Tech giant Apple has finally jumped on the music-streaming bandwagon with its own offering, Apple Music.
It combines a digital music service, a worldwide 24/7 live radio station and music downloads from its iTunes Store into a single app.
Subscription streaming services were at the heart of the music industry last year, generating US$1.6 billion (S$2.2 billion) in revenue, or some 23 per cent of the digital music market, according to the Digital Music Report 2015 by the International Federation of the Phonographic Industry (IFPI).
Global subscription revenues rose 39 per cent, while music download sales fell 8 per cent from the year before. In addition, paying users of subscription services rose to an estimated 41 million last year, the IFPI report said.
The launch of Apple Music is a no-brainer, especially after last May's US$3 billion acquisition of Beats Electronics, which makes a popular line of headphones and speakers, and owns subscription-based Beats Music service. Industry observers had long anticipated that Apple was after Beat's music-streaming service rather than its headphones.
Apple Music is going to give the likes of Spotify and Deezer a run for their money. In Singapore, local telcos Singtel and StarHub have their own music-streaming services - Amped and KKBox respectively.
Apple Music will be launched in more than 100 countries on June 30. Local pricing is expected to be released closer to the launch date. The service will be available on Apple TV and even on Android smartphones later this year.
In terms of pricing, Apple Music is close to the competition (see table below). It will cost US$9.99 (S$13.50) per month and offers a free trial period of three months. A family plan at US$14.99 will cover six users.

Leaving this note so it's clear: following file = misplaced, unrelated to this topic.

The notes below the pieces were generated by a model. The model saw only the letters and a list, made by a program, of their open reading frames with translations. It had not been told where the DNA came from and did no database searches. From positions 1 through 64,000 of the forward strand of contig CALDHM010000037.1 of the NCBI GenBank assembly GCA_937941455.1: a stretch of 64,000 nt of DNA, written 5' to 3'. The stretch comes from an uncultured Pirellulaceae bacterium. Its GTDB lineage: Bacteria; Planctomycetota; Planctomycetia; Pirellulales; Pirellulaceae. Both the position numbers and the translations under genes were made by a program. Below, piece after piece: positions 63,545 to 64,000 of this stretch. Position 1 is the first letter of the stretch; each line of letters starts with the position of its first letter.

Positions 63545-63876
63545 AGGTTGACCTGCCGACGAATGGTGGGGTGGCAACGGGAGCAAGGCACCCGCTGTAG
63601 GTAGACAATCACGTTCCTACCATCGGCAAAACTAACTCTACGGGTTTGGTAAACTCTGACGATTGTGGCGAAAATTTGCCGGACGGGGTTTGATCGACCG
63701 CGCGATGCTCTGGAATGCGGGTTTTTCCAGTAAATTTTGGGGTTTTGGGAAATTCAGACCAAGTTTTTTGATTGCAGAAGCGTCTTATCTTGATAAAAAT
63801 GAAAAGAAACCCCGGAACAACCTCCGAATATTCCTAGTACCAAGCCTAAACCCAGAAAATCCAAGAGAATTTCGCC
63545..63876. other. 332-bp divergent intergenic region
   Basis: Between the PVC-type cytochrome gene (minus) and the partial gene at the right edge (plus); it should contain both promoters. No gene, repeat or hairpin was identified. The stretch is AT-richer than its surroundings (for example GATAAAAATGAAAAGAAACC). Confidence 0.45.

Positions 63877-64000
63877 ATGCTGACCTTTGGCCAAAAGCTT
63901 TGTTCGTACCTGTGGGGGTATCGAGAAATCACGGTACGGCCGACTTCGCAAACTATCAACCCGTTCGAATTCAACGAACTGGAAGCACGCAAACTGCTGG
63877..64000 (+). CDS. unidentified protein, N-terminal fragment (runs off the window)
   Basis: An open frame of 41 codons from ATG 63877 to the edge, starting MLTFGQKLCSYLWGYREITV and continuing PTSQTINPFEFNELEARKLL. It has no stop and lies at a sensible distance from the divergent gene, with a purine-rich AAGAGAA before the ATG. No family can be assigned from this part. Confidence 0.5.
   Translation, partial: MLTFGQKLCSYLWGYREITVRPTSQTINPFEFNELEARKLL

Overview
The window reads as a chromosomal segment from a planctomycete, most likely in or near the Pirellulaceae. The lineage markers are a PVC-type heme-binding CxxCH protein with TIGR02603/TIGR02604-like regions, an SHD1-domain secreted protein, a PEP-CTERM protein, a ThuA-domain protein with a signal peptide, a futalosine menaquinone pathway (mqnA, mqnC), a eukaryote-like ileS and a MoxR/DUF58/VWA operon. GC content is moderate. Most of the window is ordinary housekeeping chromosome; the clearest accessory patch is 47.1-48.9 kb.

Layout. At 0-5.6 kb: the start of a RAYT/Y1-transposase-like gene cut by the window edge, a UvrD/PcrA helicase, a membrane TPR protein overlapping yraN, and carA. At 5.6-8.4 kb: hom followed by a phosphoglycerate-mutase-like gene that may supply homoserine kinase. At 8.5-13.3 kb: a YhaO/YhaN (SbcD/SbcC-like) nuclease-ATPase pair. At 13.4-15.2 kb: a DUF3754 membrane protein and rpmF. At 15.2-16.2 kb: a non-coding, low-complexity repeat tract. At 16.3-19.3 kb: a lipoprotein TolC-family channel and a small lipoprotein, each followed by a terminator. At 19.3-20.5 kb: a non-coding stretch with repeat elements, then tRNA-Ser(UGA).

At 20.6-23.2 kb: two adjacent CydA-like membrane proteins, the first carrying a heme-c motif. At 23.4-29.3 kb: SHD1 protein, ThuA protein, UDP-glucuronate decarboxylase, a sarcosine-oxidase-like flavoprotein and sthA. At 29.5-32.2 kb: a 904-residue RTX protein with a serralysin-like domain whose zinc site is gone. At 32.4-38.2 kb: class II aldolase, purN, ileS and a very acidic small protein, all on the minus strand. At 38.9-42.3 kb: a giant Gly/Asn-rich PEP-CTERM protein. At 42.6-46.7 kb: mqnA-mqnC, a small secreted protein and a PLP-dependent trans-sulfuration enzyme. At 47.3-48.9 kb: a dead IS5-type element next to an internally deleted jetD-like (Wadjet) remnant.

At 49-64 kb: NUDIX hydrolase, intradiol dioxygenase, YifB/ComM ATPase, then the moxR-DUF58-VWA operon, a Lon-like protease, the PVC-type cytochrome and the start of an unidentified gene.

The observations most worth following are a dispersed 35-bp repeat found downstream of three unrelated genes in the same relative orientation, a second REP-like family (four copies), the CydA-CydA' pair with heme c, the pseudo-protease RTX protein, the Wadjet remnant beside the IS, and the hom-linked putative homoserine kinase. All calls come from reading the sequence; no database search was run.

Ms Samantha Lee, 34, a marketing executive, said she would consider switching to Apple Music if the price and selection of music are at least as good as those of the KKBox service she now uses.
"I think the family plan is especially attractive, as it saves money and is something other music-streaming services do not offer," said Ms Lee, who uses an Apple iPhone 5s.
The reaction from Apple Music's rivals was as one would expect. Spotify founder and chief executive Daniel Ek mocked Apple Music's launch on Twitter with an "Oh ok" tweet, which was quickly deleted.
Deezer's chief executive officer Hans-Holger Albrecht was much more measured: "Ultimately, consumers will decide which streaming service meets their needs best - the biggest brand might not necessarily offer the best fit for them and the jury is out on Apple Music."
StarHub said that increased competition is good for the industry, as it boosts awareness and adoption of legal music-streaming options. Singtel pointed out that its Amped service offers free streaming to all users and its premium service allows free data usage on the music - the only service to do so here.
Apple will, at the very least, put pressure on its rivals, because of its fiercely loyal fan base and rich ecosystem, said IDC's Bryan Ma, vice-president of client devices research at the market research firm.
Apple can be confident it can quickly claim a large chunk of the music-streaming market, said Mr Matthew Pollins, digital media lawyer at Olswang Asia.
Spotify has only 60 million active users, he said, while iTunes has close to a billion. "Apple will probably expect to be the biggest player in this space within as little as a year," Mr Pollins said.